There are a lot of things that go into keeping your building clean, safe and well maintained – from cleaning tools and equipment to specialty chemicals and automated dispensers—but these all require someone to use and oversee them. With any facility management program, that human element is the biggest investment; it’s common industry knowledge that 90+% of a facility’s maintenance budget is tied to labor. So how can you ensure you’re optimizing your budget and your workforce?
Take a look around. When’s the last time you stopped to think about your cleanable space and how it’s maintained? Which areas within your facility get the most traffic, and require the most attention? Prioritize areas that need more maintenance, like entryways, breakrooms and restrooms, and determine how often these areas need to be cleaned. Once you understand what needs to be cleaned and how often, it’s easier to establish procedures and then “right size” the staff and processes for what needs to be done.
Pick your products wisely. Cleaning products can make a big difference in how much you spend on labor costs. Purchasing a “low end” floor stripper may offer short-term savings but what is often misunderstood is that certain products, while delivering initial price savings, can add to the total cost by making processes less efficient and requiring more labor. This low priced stripper may require more concentrate to be used, it may require more agitation and several wet rinses – all adding to the overall cost of the project. To reduce the cost of labor, you should be focused on implementing the right processes and using the right products that will increase efficiencies and productivity. It’s important to consider these factors in addition to the actual product price:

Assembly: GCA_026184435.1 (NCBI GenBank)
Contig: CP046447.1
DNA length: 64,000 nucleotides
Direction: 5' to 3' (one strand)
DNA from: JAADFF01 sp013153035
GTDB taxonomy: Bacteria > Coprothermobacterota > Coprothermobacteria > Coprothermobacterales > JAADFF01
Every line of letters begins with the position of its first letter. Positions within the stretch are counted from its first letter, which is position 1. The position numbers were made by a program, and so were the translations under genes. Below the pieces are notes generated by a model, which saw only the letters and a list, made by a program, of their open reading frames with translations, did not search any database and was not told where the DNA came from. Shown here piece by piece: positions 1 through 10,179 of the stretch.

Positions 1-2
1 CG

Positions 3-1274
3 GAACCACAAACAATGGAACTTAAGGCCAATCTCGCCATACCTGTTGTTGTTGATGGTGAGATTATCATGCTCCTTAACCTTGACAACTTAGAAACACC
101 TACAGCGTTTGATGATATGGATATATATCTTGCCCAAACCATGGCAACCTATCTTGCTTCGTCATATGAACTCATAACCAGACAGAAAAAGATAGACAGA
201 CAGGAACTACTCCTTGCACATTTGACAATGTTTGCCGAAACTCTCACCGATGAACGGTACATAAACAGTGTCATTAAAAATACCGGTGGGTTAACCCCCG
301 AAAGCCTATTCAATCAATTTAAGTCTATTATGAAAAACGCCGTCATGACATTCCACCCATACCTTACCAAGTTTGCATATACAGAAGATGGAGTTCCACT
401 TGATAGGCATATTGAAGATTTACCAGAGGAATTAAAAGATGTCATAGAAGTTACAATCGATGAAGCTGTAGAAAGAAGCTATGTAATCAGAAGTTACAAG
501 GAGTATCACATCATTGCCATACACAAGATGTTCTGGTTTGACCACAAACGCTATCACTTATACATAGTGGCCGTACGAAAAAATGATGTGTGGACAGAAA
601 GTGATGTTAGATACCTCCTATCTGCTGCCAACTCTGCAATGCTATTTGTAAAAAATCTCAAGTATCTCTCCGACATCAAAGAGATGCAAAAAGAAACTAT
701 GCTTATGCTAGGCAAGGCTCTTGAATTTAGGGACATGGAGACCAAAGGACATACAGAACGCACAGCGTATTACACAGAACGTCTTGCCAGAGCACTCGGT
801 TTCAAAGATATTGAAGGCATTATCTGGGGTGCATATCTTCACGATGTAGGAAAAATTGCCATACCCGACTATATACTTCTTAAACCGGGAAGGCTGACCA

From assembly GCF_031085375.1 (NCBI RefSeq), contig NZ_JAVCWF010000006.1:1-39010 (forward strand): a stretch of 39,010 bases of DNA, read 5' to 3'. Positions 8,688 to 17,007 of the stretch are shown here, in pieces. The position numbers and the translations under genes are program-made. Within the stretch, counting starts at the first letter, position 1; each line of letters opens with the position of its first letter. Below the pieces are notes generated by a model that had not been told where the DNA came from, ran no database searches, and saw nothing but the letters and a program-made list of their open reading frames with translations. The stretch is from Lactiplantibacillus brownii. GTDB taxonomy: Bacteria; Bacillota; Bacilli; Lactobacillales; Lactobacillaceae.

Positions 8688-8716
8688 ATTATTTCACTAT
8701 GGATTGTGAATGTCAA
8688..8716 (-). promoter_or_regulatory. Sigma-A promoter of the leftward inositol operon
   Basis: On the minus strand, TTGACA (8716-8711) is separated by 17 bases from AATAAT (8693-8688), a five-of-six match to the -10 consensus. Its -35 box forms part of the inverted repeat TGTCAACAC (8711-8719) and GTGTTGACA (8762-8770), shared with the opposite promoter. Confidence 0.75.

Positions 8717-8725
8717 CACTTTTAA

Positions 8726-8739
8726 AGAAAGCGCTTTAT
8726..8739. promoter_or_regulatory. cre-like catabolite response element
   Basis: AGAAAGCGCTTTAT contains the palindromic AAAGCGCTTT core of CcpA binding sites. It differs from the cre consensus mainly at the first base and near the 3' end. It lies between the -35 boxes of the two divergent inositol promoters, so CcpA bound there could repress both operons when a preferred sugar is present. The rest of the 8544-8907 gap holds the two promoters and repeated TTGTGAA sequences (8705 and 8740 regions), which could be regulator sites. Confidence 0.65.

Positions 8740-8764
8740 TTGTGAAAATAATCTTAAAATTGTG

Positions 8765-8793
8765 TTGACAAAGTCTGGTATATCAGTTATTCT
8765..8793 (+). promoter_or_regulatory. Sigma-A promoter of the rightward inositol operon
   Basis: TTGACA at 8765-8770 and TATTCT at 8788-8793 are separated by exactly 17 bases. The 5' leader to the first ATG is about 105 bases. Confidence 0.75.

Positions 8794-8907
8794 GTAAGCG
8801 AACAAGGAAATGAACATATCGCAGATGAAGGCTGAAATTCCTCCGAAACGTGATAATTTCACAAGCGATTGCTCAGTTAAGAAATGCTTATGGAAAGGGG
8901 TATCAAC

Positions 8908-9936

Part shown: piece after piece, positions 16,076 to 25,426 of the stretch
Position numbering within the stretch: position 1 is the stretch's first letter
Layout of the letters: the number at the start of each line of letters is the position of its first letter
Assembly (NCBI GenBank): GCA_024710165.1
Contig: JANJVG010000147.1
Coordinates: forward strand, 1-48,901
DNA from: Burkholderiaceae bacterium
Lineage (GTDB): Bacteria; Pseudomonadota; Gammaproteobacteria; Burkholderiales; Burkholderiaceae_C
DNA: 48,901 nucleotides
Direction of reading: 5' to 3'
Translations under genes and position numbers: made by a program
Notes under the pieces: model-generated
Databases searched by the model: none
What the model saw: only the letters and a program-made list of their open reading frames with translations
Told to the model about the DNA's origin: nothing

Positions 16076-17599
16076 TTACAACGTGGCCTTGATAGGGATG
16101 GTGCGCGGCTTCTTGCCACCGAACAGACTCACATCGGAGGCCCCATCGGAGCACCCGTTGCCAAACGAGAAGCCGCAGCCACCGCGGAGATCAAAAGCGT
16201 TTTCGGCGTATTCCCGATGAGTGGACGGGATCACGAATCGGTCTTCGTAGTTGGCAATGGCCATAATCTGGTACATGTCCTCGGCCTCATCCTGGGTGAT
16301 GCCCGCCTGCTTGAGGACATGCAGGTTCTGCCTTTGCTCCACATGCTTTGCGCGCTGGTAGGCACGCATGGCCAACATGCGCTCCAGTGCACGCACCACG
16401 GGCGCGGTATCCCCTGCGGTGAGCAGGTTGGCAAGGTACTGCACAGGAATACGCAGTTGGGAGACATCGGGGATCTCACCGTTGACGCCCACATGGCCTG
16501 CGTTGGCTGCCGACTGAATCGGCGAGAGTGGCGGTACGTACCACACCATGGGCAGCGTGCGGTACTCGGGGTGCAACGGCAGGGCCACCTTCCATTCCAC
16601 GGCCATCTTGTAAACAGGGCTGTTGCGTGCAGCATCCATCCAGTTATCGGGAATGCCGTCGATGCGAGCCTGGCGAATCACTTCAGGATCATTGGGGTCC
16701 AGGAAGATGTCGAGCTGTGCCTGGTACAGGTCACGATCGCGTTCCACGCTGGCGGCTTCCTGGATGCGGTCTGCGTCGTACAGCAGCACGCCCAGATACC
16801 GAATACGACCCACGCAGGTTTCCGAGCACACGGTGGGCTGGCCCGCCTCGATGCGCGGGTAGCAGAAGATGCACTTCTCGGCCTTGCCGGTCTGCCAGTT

- Ease of use – Is the product user friendly? Is there a tradeoff between cost and usability that may add to your staff’s time in fielding complaints or managing product waste?
- Maintenance – Does the product necessitate extra maintenance to keep it functioning smoothly, cleanly and safely?
- Overall effectiveness – Is the product effective, or is it necessary to use more product in order for it to work as well as another, more effective option?
Ultimately, what these factors point to is the time that will be spent utilizing the product—too much time means the savings you might have achieved up-front are wasted when you factor in the additional labor costs.
Take time to train. Once you know your space, have chosen your products and have streamlined processes where possible, training is the next opportunity to increase your team’s effectiveness. Implementing a standard, comprehensive training program means the job gets done right the first time, saving time and effort for your staff. In addition, proper documentation and training can eliminate the need for repeated clarification, and can be effectively leveraged to reduce risk to your employees from unsafe or unclear work practices. More information on custodial training can be found at: http://www.issa.com/certification-standards/cleaning-industry-training-standard-cits.html
Any successful business hinges on the effectiveness and quality of its workers, and it’s no different for a successful facilities maintenance program. Focusing on labor efficiencies is an easy way to strengthen your program and your bottom line.
Have you done these 8 things to make the most of your facilities program?
- Evaluate policies, standards and goals to maintain quality and consistency.
- Conduct an activity audit activities and a walk-through inspection to evaluate your program’s effectiveness and facility areas that require the most attention.
- Identify the number of tools and products being used and what each is used for. Look for opportunities to consolidate.
- Evaluate chemical safety and segregate / eliminate chemicals that create hazards if mixed or improperly used.
- Evaluate current training and create a written training program for employees.
- Create what your facility considers your “standard of clean” and routinely evaluate your teams progress towards that standard.
- Integrate best practices and keep processes simple — complexity creates mistakes and inefficiencies.
- Consider consolidation with suppliers who align with your business objectives and values.